Qualified presumption of safety (QPS)
A wide variety of biological agents (such as bacteria, yeasts, fungi or viruses) are intentionally added at different stages into the food and feed chain. These may be used on their own, or in additives, enzymes or as plant protection products. EFSA is required to assess the safety of these biological agents when they are proposed for use in regulated products that require market authorisation.
In 2007, EFSA’s Scientific Committee recommended that a Qualified Presumption of Safety (QPS) approach should be implemented across EFSA. This should apply equally to all safety considerations of biological agents that EFSA assesses. The Scientific Committee also set out the overall approach to follow and established the first list of proposed biological agents for QPS status.
The QPS list is reviewed by EFSA’s Panel on Biological Hazards (BIOHAZ). New biological agents recommended for QPS status are regularly added to the 2013 QPS list through a Panel statement.
The QPS concept and evaluation procedure
The QPS approach can be used for pre-market safety assessment of notified biological agents by all EFSA’s Scientific Units and Panels. The aim of QPS is to harmonise risk assessment and allow risk assessors to focus on the biological agents with the greatest risks or uncertainties.
The BIOHAZ Panel assesses the safety of biological agents taking into account:
- the definition of the taxonomic unit (establishing identity of the group);
- body of knowledge;
- possible safety concerns (pathogenicity);
- intended end use.
If a defined taxonomic unit does not raise safety concerns or if any possible concerns can be excluded, the QPS approach can be applied and the taxonomic unit can be recommended to be included in the QPS list. Biological agents included in the QPS list usually undergo a simplified assessment by EFSA. In some cases additional specifications (“qualifications”) may have to be met which will require a separate assessment. Biological agents not considered suitable for QPS will undergo a full safety assessment by EFSA.
The QPS evaluation procedure consists of the following activities:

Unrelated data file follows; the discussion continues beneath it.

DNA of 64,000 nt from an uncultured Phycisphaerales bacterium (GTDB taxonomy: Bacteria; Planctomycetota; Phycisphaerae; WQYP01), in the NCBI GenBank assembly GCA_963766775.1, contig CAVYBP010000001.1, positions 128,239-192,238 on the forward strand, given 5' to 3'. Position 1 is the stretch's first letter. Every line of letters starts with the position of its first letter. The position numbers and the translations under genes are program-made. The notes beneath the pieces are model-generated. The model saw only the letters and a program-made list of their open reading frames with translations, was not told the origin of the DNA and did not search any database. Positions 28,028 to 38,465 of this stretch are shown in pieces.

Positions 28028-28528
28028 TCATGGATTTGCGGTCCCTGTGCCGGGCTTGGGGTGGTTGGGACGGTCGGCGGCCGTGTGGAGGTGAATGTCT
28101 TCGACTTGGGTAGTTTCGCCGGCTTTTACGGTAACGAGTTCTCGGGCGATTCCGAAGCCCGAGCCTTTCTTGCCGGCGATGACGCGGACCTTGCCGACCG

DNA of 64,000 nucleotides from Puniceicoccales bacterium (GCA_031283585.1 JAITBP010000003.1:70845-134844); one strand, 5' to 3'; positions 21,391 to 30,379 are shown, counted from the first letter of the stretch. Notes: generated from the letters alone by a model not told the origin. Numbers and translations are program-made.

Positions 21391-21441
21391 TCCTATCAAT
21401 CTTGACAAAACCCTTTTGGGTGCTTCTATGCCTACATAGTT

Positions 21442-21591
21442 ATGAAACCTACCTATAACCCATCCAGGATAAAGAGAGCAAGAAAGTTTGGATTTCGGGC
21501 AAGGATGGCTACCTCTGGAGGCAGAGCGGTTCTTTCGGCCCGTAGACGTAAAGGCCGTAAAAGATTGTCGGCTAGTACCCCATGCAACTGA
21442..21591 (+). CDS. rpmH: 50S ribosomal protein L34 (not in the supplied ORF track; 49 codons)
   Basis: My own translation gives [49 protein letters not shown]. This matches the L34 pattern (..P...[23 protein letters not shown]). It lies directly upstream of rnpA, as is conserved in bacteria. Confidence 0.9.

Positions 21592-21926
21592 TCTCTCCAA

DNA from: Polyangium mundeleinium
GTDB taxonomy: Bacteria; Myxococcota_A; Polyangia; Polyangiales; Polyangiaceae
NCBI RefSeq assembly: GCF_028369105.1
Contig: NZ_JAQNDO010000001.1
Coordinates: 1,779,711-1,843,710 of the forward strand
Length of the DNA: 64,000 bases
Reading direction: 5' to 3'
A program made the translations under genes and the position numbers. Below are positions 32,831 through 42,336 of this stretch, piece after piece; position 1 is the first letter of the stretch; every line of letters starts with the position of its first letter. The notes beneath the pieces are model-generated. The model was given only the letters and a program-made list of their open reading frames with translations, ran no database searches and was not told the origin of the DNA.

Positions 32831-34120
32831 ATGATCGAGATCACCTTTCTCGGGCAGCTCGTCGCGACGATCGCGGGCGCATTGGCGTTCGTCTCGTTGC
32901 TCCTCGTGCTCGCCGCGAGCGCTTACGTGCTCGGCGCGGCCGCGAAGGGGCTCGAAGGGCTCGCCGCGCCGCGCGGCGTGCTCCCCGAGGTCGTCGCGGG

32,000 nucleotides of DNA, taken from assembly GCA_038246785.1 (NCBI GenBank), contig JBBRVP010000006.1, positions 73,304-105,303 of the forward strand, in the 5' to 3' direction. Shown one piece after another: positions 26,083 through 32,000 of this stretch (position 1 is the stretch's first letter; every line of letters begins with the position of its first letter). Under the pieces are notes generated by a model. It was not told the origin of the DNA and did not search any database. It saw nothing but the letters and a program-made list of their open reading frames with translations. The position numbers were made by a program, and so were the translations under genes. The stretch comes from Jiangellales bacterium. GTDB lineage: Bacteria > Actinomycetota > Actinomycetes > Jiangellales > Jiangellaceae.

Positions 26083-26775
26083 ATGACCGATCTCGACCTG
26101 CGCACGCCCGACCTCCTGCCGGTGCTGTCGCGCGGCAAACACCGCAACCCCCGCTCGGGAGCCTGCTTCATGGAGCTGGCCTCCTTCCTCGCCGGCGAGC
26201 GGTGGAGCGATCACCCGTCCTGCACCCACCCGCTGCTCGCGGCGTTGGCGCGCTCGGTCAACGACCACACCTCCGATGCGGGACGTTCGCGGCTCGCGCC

- assess the suitability of biological agents notified to EFSA for inclusion in the 2013 QPS list (evaluations are compiled and published in a statement of the Panel approximately every six months, regardless of whether they have already been assessed or not);
- include biological agents recommended for QPS status in the 2013 QPS list, which is regularly updated and published on the website;
- review new scientific information to check if biological agents previously included in the 2013 QPS list are still suitable for QPS status (a revised Panel scientific opinion will be published at the latest in December 2016).
Biological agents recommended for the QPS list
The QPS approach is currently used for microorganisms in the three broad categories within which the majority of species notified to EFSA fall: bacteria, yeasts and viruses.
Some biological groups have been excluded from QPS evaluation activities since 2014, as they are considered inappropriate for the QPS approach (bacteriophages) or the body of knowledge related to a safe history of use is considered to be insufficient (filamentous fungi and enterococci).
- EU database on active substances (European Commission, DG Health and Consumers)
- Animal nutrition (European Commission, DG Health and Consumers)
- Chemical safety of food (European Commission, DG Health and Consumers)
(e.g. : 01/01/2002)
(e.g. : 31/01/2002)
22 December 2014 Statement of the BIOHAZ Panel
13 March 2014 Scientific Opinion of the Scientific Committee
14 November 2013 Scientific Opinion of the BIOHAZ Panel
13 December 2012 Scientific Opinion of the BIOHAZ Panel
9 December 2011 Scientific Opinion of the BIOHAZ Panel
14 December 2010 Scientific Opinion of the BIOHAZ Panel
21 December 2009 Scientific Opinion of the BIOHAZ Panel
16 December 2008 Scientific Opinion of the BIOHAZ Panel
6 December 2007 Scientific Opinion of the Scientific Committee
16 June 2005 Scientific Opinion of the Scientific Committee